Does a family member have to enter as a J-2?

No. The family member can enter in an alternative nonimmigrant category, as long as he or she qualifies for that category.

How does a spouse or child apply for J-2 nonimmigrant status?

A spouse or minor child who seeks to enter the U.S. as a J-2 can apply to do so at a U.S. consulate or, if the individual is in the country in another nonimmigrant category, seek to change nonimmigrant status in the U.S. Whether seeking a visa at a consulate or filing a Form I-539, Application to Extend/Change Nonimmigrant Status, the applicant needs to submit the following supporting documentation in addition to the nonimmigrant application and fee:

  1. Documentation of the spousal or parent-child relationship, generally in the form of a marriage or birth certificate.
  2. Unless the application is jointly submitted with the exchange visitor’s initial J-1 application, documentation of the J-1’s compliance with the terms of the visa. It is generally sufficient to submit a copy of the DS-2019 along with a letter from the J-1’s employer in which the employer verifies that the physician is employed and in compliance with the J-1 program rules.
  3. The J-2 applicant’s own DS-2019 form issued by Educational Commission on Foreign Medical Graduates (ECFMG).
  4. Evidence of the J-2’s residency outside the United States. Property ownership in the applicant’s home country, familial ties and responsibilities, a job or job offer in the home country, or anything that will demonstrate the necessity for the applicant to return to the foreign residence.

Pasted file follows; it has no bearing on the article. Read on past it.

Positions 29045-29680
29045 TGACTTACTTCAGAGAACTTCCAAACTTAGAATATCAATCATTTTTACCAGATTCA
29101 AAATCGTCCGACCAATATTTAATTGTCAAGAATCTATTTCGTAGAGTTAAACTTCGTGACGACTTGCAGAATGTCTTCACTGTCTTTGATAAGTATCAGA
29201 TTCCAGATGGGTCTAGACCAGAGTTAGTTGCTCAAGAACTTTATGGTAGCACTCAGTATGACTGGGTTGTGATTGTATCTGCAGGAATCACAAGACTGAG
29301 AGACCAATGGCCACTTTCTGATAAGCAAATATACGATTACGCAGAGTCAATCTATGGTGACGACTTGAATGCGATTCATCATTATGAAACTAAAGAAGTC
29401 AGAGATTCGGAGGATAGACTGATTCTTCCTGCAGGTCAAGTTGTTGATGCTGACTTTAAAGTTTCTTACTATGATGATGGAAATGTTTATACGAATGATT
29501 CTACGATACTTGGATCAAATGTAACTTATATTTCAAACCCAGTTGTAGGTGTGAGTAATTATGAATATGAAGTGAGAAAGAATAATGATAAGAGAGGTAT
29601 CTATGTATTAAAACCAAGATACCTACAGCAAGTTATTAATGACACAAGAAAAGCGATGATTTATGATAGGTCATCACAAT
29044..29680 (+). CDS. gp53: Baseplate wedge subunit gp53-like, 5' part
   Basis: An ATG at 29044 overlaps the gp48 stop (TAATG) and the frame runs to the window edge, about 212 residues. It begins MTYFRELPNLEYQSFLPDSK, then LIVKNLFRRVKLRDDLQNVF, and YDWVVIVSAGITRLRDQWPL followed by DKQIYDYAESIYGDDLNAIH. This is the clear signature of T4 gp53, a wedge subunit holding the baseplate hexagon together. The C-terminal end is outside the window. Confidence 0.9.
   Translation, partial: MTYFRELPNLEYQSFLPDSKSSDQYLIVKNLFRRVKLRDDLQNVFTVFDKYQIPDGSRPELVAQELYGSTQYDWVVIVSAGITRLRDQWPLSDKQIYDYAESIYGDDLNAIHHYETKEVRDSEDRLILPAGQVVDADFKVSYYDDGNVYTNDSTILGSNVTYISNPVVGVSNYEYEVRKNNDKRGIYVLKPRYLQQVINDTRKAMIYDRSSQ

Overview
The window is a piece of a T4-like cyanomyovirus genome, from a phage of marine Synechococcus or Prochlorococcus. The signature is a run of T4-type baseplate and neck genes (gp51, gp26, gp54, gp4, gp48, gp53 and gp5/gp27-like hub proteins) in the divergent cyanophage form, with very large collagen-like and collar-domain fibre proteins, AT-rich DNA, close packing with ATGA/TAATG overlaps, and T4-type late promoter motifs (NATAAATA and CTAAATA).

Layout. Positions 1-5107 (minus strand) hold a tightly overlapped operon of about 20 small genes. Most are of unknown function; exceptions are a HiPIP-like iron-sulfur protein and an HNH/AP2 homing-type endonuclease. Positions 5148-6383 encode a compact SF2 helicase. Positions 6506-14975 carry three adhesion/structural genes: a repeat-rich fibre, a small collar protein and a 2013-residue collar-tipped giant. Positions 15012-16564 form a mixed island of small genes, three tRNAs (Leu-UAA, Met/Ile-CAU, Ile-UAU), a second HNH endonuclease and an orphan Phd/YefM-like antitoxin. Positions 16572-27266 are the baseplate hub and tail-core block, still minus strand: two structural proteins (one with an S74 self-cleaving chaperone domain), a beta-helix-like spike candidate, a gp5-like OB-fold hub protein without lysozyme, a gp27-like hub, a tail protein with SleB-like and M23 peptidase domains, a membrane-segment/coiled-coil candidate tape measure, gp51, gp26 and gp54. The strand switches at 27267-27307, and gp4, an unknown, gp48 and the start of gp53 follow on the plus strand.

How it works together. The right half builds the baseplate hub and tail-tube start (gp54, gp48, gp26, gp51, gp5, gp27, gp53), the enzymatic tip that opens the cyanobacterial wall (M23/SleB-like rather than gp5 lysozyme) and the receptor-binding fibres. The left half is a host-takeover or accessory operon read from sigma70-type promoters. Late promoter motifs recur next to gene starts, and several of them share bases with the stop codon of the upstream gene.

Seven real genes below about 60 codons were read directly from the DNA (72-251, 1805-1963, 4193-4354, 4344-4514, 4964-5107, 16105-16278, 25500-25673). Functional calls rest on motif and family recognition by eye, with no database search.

Is a J-2 spouse subject to the INA §212 (e) home residency requirement?

This is a point of contention and has been for decades. While many noted legal scholars have written that J-2s should not be subject to INA §212 (e), both the Department of State and U.S. Citizenship and Immigration Services (USCIS) assert that J-2 spouses are independently subject to the home residency requirement. In the event of the J-1’s waiver being approved, it automatically covers the J-2.

Can a J-2 spouse get a waiver on his or her own?

Typically, no, unless the J-2 previously was in J-1 status and subject to the INA §212 (e). The J-1’s waiver would cover the J-2, and an independent J-1 waiver application is unavailable. For example, a J-2 spouse who is a physician would not get the benefit of exemption from the H-1B cap to work in an underserved area if the community in which he or she was seeking to work was the same as the J-1 spouse.

In rare, specific circumstances, the Department of State will allow a J-2 to independently receive a waiver with the Department acting as an interested government agency (IGA). The most common occurrences of this are when the J-1 and J-2 divorce or the J-1 spouse dies, and then a J-2 child reaches the age of 21 and seeks a visa to remain in the United States.